Montreal Food Writers, Editors, and Others Share Their Headline Predictions for 2021
As is tradition at Eater, we close the year by asking a group of food writers, bloggers, and others about town to weigh in on the year in food. Their answers — unedited (except for grammar) and in no particular order — will be revealed in several posts by the time the clock runs out on 2020. Here, they share their headline predictions for the year ahead.
Joanna Fox, food writer, and associate editor at ELLE Canada: More closures, unfortunately, but also more resilience.
Restaurants are suffering and will continue to do so throughout at least the first half of next year, but it’s bars I’m really worried about. They are literally on the brink of extinction in our city unless the government steps up to help them by changing the archaic alcohol rules and regulations — FOR EVERYONE. It’s ridiculous. How long is it going to take the government to wake the f-up?
The industry as a whole is going to change permanently and will be forced to diversify in the future so that the income model is not (and never will be again) solely based on food sales. Food service as we know it will never be the same. The bar and restaurant models will adapt to our brave new world, but it’s not going to be easy, and not without casualties along the way.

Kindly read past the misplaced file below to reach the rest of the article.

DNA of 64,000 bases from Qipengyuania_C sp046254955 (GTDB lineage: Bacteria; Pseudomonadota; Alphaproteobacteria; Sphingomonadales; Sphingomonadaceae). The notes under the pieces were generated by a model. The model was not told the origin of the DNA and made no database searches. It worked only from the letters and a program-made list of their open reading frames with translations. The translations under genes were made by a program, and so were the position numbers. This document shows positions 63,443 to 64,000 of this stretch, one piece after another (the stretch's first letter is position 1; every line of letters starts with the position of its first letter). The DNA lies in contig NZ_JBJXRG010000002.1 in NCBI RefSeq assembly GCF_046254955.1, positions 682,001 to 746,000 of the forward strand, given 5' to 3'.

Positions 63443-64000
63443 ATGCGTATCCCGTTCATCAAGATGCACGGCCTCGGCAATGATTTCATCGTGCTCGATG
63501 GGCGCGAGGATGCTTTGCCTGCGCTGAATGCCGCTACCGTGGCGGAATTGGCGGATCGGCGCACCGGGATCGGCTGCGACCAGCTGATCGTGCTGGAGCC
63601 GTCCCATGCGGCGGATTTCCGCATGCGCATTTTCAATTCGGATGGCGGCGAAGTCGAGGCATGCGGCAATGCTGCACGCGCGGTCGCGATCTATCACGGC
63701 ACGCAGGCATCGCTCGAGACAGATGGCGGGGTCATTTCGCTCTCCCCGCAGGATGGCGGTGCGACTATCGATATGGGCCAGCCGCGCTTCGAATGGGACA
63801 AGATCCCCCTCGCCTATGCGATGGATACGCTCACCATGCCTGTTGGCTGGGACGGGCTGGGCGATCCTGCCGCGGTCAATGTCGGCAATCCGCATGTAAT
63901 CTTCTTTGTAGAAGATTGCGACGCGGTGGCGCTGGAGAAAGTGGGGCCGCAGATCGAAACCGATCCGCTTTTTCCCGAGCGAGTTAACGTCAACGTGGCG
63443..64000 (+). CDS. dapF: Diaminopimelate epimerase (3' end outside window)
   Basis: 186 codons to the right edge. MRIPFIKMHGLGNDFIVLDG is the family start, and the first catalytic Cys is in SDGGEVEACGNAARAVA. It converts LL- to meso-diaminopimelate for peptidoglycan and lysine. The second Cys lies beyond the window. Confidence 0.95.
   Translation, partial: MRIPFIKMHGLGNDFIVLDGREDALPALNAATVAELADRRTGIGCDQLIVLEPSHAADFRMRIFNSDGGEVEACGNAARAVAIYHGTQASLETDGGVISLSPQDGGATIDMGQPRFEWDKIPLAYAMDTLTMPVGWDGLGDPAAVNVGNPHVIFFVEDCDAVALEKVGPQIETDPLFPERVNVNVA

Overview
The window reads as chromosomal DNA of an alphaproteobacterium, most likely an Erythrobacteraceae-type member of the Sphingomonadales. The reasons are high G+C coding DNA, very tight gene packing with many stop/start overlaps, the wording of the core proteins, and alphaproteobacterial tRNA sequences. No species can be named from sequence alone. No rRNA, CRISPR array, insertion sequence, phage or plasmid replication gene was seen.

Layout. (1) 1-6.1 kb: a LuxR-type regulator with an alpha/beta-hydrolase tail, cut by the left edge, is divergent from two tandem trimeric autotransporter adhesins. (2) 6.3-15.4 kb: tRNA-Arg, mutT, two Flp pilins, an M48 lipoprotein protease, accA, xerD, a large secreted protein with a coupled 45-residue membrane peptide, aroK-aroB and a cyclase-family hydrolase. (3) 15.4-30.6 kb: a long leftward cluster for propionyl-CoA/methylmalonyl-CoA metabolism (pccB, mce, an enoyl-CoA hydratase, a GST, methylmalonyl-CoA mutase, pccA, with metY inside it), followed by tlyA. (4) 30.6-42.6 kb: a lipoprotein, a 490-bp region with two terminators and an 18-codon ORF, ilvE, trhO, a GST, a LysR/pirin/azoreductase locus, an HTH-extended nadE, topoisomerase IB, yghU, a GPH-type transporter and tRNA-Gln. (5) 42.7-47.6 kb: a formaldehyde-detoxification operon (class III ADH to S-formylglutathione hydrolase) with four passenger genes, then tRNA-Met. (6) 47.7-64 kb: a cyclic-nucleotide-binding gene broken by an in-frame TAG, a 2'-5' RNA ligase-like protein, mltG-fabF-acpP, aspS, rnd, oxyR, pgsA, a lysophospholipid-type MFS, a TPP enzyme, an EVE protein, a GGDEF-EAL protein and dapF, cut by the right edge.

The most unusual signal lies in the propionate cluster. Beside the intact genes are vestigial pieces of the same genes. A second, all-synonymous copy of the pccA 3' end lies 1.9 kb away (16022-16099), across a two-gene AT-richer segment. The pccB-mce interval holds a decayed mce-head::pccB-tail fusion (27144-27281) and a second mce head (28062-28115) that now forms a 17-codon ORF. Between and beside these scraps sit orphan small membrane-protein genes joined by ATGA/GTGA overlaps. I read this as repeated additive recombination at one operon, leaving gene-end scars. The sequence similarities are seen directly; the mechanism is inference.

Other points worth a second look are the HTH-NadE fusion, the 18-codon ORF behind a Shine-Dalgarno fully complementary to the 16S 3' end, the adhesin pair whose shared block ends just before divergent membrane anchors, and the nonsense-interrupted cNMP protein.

JP Karwacki, Time Out Montrealeditor: We’ll be hearing about more closures, but we’ll be hearing about restaurateurs moving forward with projects too; we’ll see chefs expanding their offerings with new businesses and innovations beyond grocery sections on menus and summer events; more chefs experimenting with comfort food and doing limited runs of products; but most of all, voices will only get louder and angrier over the lack of provisions for Quebec’s bars.
Iris Gagnon-Paradis, La Presserestaurant reporter: I think a lot of restaurant owners and chefs developed new side-projects that might become permanent; I think of places like Tinc Set, from Alma’s team, that would eventually become a restaurant of its own. I think there will be more restaurants or pop-ups focusing on simpler dishes or shorter menus that are easy to do in takeout, with formulas that are easy to adapt to different situations.
Alison Slattery, principal photographer, Two Food Photographers: It’s hard to predict what’s next, but if this pandemic has shown us anything, it’s that we are all more resilient when we act in care and solidarity with everyone. So we predict both innovations in service and product, but also in operations, accountability, community care, listening, etc. We look forward to seeing how restaurants continue to adapt during this pandemic and are cheerleading them all along the way!
Jason Lee, food blogger, Shut Up and Eat:
“Third-party delivery apps institute caps on delivery fees.”
“MAPAQ cracks down on unlicensed home-based catering and food businesses.”
“More restaurants construct roofs and install heating on terrasses to adhere to social distancing protocol creating legal indoor, outdoor dining spaces.”